A. Briggle & C. Mitcham, Ethics and Science: an Introduction, Cambridge, Cambridge University Press, 2012

I don’t know if this qualifies as a conflict of interests, but I must admit I volunteered to review this book because I am teaching a course on ethics and science and there are not many comprehensive textbooks available. A strength of Briggle and Mitcham’s volume that immediately caught my eye is that it brings together an updated introduction to ethics, philosophy and the political sociology of science.  Chapters 2-7 cover ethical concepts and theories, research ethics (codes, investigation with humans and animals), norms in science and recent naturalist approaches to ethics. Chapters 9-10 deal with the main issues in science policy. Chapter 11 discusses the broader connections between science and culture and the 12th and final chapter analyzes ethics and engineering.

The structure of the chapters is clear: they all open with a quick case presentation, followed by several sections and a final summary, plus a closing case study with questions and readings for further reflection. There is a general list of references at the end, together with a complete subject index and addresses for ethics codes and declarations. All in all, Briggle and Mitcham’s volume has everything one would in principle expect from a textbook. However, I am not quite sure about how to make the best of it in class. 

The authors do not take anything from granted, so their presentations are as introductory and accessible as possible. This should make it particularly accessible to science and engineering students, their most likely target. In order to make it even easier to read, the authors often adopt an informal narrative tone, in which the case is presented as it unfolded historically, highlighting landmarks, often in a casual manner. Briggle and Mitcham rarely take an opinionated stance: we find the standard account on most topics. But it is sometimes simplified to a point that I was left wondering what use we can make of it in order to assess real world dilemmas. For instance, on page 45, we learn how virtue ethics is relevant for science. First, through an analogy between virtue ethics and virtue epistemology. Then, virtue ethics would also highlight “the importance of training processes and mentor–mentee relationships”, so often neglected in Big Science. Finally, virtue ethics can be used to object against “the wisdom of pursuing certain physical or cognitive enhancements”.

But, in fact, there is no other mention in the book of virtue epistemology and I guess most uninitiated readers won’t make much sense of its relevance for science in just one paragraph. I was left wondering why training processes are more defensible (or interesting) from virtue ethics than from any other approach, or why would virtue ethicists would be more opposed to cognitive enhancement than, for instance, a deontologist. I am not saying that such tenets cannot be defended, but rather that we do not find full-fledged arguments for any of them.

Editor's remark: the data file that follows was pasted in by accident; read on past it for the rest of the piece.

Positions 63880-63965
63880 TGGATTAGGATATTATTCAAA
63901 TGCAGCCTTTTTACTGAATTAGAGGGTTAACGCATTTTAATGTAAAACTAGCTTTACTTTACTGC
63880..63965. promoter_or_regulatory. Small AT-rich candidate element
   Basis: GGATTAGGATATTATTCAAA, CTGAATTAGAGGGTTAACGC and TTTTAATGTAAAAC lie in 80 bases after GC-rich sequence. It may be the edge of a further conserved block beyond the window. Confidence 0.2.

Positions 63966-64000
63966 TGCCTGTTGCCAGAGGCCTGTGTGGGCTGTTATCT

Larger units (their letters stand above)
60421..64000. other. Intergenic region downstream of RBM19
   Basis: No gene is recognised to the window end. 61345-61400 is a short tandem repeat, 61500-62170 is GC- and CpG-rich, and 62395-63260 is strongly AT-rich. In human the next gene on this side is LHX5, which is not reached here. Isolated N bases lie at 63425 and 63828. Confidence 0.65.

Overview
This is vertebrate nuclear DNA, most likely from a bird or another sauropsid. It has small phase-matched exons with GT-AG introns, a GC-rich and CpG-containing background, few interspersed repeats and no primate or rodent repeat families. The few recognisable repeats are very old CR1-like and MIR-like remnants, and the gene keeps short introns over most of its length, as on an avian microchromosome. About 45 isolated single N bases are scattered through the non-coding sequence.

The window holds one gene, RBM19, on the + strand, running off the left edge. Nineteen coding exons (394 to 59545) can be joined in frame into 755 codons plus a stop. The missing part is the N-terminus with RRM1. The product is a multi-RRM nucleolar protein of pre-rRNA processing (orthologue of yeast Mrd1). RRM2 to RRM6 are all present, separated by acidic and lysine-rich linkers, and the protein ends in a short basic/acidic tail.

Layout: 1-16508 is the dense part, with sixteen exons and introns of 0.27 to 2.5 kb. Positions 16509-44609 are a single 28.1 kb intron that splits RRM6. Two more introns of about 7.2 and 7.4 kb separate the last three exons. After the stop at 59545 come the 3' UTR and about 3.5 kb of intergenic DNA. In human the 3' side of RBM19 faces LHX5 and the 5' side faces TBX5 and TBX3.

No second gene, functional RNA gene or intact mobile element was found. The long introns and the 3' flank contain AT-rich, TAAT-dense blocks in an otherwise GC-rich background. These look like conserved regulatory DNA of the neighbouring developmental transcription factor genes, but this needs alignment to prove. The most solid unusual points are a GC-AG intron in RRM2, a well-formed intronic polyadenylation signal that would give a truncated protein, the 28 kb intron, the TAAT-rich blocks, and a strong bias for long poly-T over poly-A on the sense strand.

This is just an instance of a problem I found throughout the book: the reader gets acquainted with plenty of interesting topics, but we rarely find a detailed discussion of any of them. This might just be the expression of my own preferences, but I think that the ultimate goal of a course on ethics and science would be to make the student capable of arguing his/her case as thoroughly as possible. For Briggle and Mitcham, I would say that the goal is rather to increase the student’s awareness about every contentious point in the intersection of ethics and science (and these are many). It is interesting to notice that chapters do not have exercises targeting directly their core points, but rather sets of questions on the closing case studies. The questions are often very open (e.g., “to what extent was this morally justified?”) and no template is provided to answer them. 

I guess that my concern might be shared both by the analytic philosopher and the STS scholar: if the former would care about the arguments not being fully developed, the latter would surely miss the many details that articulate the best case studies in STS. The many vignettes illustrating each chapter are certainly engaging, but I think it would have been instructive to present more thoroughly some cases, showing in detail how we can address them from various perspectives. 

Despite this concern, I think that the material provided in this book is so rich and updated that it may be worth trying it in class, at least as a starting point. Given how quickly this field evolves, I guess it is better to make the most of a textbook now that it is fresh and test it as thoroughly as we can, in order to see if anyone comes up with a different alternative. It is probably not easy.

{May 2013}

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